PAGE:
• Karikaas Natural Dairy Products, Loburn, Rangiora, www.karikaas.co.nz. Yoghurt, goat gouda, maasdam, leyden, and more. As you might have guessed from the name, they specialize in Dutch cheeses.

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—The Arts Centre (www.artscentre.org.nz). Formerly a university campus, now home to a multitude of craft shops and cafes. The weekend craft market held here is very popular. I think some of the shops here have decent deals, and there’s a very good selection from which to choose. Fun to browse.

—Christchurch Art Gallery (www.christchurchartgallery.org.nz). Even if you don’t go inside, you can’t miss the ultra-modern exterior, which is eye-popping and worth a snapshot or two. Mostly modern art but a few older works. Some interesting prints.

—Southern Encounter Aquarium and Kiwihouse (www.southernencounter.co.nz). If this will be your only opportunity to go to a zoo or aquarium in New Zealand or Australia, go for it. Otherwise, I’d probably hold off. Well-presented for what it is, but it’s also small and there’s just not that much to see.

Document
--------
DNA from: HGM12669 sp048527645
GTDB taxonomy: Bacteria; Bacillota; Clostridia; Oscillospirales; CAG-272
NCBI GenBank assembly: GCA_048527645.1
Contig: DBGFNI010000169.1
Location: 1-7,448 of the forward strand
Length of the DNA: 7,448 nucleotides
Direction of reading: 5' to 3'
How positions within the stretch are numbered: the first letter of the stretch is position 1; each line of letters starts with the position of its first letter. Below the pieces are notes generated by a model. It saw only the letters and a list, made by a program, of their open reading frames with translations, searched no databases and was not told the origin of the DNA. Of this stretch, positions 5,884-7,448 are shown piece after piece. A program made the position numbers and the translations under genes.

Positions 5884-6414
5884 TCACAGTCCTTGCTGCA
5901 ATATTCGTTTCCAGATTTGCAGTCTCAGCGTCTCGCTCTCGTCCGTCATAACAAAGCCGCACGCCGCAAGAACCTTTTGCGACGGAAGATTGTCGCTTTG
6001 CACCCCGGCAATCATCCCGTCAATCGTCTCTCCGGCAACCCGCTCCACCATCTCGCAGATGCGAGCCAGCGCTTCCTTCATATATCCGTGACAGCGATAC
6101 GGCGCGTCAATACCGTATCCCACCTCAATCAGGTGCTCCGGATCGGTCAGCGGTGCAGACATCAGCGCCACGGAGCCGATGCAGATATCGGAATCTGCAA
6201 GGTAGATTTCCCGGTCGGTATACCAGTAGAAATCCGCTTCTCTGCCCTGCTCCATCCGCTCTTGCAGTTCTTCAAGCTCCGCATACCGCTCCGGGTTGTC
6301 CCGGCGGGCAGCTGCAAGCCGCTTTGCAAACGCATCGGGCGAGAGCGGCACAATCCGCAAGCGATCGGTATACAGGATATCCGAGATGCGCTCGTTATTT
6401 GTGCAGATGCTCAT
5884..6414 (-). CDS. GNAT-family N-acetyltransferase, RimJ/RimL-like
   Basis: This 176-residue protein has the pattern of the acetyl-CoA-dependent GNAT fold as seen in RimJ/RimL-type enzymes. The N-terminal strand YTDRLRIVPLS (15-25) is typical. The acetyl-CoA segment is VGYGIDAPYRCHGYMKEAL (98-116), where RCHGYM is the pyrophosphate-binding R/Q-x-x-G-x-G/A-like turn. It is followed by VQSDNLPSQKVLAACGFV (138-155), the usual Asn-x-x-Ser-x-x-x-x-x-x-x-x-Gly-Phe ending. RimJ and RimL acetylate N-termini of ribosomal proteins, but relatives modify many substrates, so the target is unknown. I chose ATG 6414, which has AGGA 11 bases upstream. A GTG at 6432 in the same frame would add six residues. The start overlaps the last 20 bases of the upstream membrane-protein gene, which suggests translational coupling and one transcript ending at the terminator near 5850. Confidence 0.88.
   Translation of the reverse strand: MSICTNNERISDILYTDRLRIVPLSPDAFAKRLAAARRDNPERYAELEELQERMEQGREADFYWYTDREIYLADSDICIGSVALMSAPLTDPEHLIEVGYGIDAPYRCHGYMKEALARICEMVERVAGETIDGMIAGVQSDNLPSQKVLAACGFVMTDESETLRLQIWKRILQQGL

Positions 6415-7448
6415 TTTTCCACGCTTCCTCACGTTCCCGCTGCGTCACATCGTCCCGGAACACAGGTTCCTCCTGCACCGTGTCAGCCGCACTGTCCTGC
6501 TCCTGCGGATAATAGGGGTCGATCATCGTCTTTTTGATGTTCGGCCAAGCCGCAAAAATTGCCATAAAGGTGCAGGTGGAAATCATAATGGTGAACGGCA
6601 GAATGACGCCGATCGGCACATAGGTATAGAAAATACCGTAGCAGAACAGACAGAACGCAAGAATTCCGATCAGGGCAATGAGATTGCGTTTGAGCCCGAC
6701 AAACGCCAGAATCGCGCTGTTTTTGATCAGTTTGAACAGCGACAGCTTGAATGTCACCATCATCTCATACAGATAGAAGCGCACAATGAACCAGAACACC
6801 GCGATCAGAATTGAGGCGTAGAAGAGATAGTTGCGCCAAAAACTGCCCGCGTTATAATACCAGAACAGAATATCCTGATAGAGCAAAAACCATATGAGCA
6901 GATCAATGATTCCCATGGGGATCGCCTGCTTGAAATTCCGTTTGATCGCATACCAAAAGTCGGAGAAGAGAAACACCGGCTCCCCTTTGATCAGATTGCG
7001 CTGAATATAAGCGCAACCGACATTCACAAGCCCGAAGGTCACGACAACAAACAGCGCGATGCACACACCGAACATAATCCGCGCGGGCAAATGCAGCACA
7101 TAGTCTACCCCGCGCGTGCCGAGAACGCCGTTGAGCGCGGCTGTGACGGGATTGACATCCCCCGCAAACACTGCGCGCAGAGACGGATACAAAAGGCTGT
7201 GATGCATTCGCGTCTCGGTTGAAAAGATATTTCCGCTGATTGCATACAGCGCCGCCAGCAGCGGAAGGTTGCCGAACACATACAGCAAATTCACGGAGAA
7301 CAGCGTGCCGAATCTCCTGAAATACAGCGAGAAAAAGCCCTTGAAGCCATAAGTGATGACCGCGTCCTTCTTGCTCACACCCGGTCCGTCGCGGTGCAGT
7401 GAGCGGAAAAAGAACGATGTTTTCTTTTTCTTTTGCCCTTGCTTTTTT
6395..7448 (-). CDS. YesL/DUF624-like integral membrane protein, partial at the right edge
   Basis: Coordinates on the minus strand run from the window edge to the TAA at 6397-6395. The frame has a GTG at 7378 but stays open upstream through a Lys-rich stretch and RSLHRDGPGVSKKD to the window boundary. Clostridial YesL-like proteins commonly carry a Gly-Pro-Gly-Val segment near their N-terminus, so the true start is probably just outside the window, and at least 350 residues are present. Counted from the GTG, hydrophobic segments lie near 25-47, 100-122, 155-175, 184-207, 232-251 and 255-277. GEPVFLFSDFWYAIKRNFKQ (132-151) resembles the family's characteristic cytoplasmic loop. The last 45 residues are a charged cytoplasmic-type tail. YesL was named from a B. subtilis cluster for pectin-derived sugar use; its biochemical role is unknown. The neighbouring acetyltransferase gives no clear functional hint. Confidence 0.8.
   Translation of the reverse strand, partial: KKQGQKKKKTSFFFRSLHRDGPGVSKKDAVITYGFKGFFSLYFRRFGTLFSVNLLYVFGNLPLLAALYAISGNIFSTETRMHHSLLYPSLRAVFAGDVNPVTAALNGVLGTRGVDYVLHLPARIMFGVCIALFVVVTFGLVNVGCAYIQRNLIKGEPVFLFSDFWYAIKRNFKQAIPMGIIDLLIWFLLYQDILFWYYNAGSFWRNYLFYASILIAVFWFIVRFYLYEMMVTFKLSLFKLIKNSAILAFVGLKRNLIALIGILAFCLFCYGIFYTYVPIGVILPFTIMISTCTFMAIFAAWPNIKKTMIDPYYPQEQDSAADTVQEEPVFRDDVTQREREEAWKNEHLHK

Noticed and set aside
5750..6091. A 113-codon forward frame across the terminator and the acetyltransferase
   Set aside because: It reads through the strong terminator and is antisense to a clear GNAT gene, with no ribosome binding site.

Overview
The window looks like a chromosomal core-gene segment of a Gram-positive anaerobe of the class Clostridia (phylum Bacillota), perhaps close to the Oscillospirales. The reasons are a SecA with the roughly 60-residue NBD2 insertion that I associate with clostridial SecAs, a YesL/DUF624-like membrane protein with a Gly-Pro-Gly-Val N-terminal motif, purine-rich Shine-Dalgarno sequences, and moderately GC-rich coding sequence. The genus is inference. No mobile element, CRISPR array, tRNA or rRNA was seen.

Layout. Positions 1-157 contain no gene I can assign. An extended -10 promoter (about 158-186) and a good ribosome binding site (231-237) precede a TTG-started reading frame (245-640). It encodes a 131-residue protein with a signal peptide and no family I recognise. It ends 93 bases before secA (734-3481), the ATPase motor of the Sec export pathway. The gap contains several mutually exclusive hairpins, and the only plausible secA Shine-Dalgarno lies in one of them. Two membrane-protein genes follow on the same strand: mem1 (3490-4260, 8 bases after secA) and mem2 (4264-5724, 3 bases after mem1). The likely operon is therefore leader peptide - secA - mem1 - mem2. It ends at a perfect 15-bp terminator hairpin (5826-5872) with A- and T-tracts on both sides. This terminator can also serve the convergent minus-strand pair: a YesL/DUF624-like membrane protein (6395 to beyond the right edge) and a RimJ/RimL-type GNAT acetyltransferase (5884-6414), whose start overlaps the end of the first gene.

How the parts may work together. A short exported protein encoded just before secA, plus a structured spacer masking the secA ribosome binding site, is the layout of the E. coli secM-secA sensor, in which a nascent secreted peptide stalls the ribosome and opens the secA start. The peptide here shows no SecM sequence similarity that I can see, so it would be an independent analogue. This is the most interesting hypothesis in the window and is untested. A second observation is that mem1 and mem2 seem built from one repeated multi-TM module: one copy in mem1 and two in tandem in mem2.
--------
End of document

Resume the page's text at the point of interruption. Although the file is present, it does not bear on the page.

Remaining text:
—Christchurch Gondola (www.gondola.co.nz). I had a blast with this. I normally don’t do that well with heights, but the views are so beautiful the only thing you’ll be thinking about is getting photos, and the gondolas don’t move terribly quickly, which is helpful. Terrific panoramic views at the top, too, and you can actually walk down to the town below, if you wish. Look for hang gliders floating down over adjacent hills.

—Willowbank (www.willowbank.co.nz). You can feed the eels here—no kidding. You can also feed several other kinds of animals, luckily. Multiple kiwis in the Kiwi House, a tuatara, goats unique to an island off New Zealand’s coast, keas, and a lot more. The emphasis here is on indigenous animals, and if I had to choose I’d go here rather than to Orana (see below).

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—Canterbury Museum (www.artists.co.nz/museum.html). As a collection of information on the history of the area, it’d be hard to beat the Canterbury Museum. The ground floor has a pleasing collection of Maori artifacts, plus intriguing accounts of how Europeans came to New Zealand and how difficult their “pioneering” lives were. The second floor is a collection of European artifacts from the mid-1800’s on, while the third floor is a mix of Antarctic expedition information, the area’s geological makeup, indigenous and introduced fauna, and a dinosaur history of the region.